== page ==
what is the relationship (if any) between "objective" and "subjective"? and what is the role of "context" in both/either?

i do not tend to think in terms of "objectivity", since everything i experience is, kind of by definition, "subjective". so where does that leave "objective" (when used as an adjective, rather than a noun, of course)?  fuck if i know.

for folks that do see some ideology or principle (or whatever) as objectively true/correct, i wonder how they view subjectivity? how is one discerned from the other? does something being "objective" imply some higher force/power/dogma/whatever-the-fuck, which imbues it with that (supposed) correctness? that is where this question relates to anarchic perspectives, for me.

"what if salt doesn't dissolve in water, and instead water eats the salt?"

dd, i don't think that speaks to how some physical realities may be seen as objective, so much as it speaks to how that physical reality (water mixed with salt) is perceived/understood, and how it came to be that way.

and even that "physical reality" (water mixed with salt), i could easily view as a "shared subjective reality" (which is how i tend to think of it). is that really different than saying "objective reality"? depends on your perspective. ack! infinite recursive loop!

dot: "subjectivity (aka interpretation) cannot be divorced from language. there is no neutral or objective language."

interesting. i kind of like that idea, though i am not sure i fully agree (or even fully understand). i mean, take the statement: "it is raining". as per an exchange over in the eprime thread, that could be seen as "objective", compared to an eprime alternative such as "i see/hear/feel rain". (of course that assumes everyone means the same thing by "rain").

or have i misunderstood?

i do not have the same relationship with language that many - especially writers - seem to. for me, language is a mere tool; a means to an end (the end being clarity and mutual understanding in communication). to some, language appears to be an end in itself. and i can absolutely appreciate that, at times.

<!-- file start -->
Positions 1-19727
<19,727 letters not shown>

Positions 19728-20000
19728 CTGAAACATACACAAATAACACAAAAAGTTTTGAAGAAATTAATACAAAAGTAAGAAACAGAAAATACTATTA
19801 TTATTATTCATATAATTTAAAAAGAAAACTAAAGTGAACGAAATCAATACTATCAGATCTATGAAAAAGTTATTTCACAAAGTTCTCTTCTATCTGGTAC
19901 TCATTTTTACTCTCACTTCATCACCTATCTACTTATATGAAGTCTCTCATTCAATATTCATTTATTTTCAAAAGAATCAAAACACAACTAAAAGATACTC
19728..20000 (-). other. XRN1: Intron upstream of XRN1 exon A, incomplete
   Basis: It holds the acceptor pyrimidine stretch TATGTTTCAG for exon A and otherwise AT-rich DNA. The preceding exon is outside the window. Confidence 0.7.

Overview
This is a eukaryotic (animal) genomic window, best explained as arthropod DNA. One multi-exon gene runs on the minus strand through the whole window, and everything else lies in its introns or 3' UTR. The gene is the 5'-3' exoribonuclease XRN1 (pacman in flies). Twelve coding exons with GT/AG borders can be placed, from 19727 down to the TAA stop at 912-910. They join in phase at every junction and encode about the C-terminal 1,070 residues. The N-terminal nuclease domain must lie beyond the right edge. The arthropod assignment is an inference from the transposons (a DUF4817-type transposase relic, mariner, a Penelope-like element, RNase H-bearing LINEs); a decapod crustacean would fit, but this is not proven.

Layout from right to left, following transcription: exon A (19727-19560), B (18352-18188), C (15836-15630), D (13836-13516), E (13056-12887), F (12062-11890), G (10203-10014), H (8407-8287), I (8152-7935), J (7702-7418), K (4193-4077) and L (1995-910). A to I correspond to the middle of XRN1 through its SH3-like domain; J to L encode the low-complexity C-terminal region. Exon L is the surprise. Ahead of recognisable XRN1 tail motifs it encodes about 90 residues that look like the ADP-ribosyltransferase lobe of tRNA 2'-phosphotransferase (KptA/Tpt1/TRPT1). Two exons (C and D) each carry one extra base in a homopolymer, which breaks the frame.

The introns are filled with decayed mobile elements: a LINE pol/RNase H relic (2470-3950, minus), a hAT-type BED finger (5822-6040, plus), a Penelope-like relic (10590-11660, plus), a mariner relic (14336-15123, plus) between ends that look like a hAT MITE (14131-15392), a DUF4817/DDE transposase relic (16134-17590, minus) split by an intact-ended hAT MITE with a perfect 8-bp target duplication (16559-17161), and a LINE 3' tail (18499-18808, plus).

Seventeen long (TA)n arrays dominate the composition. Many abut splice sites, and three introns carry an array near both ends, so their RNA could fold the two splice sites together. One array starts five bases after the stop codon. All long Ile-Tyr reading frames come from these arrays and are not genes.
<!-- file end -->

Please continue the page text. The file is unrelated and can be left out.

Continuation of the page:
it is raining /= god is spitting /=clouds are crying, etc.

one of the beefs with english is that it purports to be clear and rational, but what that really means is that its biases are harder to see (especially for native english speakers, and probably even more especially for native english speakers without other language fluencies).

it's not that one of those watery phrases is correct and the others are not, it's not even that all could be/are correct, it's that biases are in each of them, and (one of) the biases of the rain one are mechanistic, objective.
true that.

that's kind of why i said: of course that assumes everyone means the same thing by "rain".

i think your point highlights the role of context.

and while i would consider your latter 2 phrases just more poetic ways of saying the same thing as the first, for a serious religious person "god is spitting" might be every bit as mechanistic as "it is raining" is to the poetically and religiously challenged.

do you think bias is inherent in language per se, or in how people choose to use it? (or both?)

english... clear and rational...  bwahahahahahaha!!!!

"if a tree falls"

to a philosoher, it makes no sound, because no one is there to hear it, to a physicist, it makes a sound because vibration occurs independently of whether anyone is there to perceive it. i think this is the crux of the cookie. i get what yall are saying about that not being particularly useful, and unprovable. but personally i lean toward some physical consistency on how things happen, without making any sure claims as to how those things happen (solipsism right? we cant know anything?).

""what if salt doesn't dissolve in water, and instead water eats the salt?"

dd, i don't think that speaks to how some physical realities may be seen as objective, so much as it speaks to how that physical reality (water mixed with salt) is perceived/understood, and how it came to be that way."

funky i think we are saying the same things, i am saying that the words we use to describe it may change, but that is how it is understood/expressed, not IT itself. kinda like here:

"but how do you know "what happens"? the "frequency of a light wave" depends on a particular way of looking at something we call "light"."

i feel like this is another example of how we describe and measure things being plastic while the things, much more than other things anyways, seem more rigid. example: im 5'9", we could convert this to cm, someone in denmark may consider me to be short, someone in mexico may consider me to be tall, someone could measure me incorrectly and get 5'10", but none of these things change anything about me.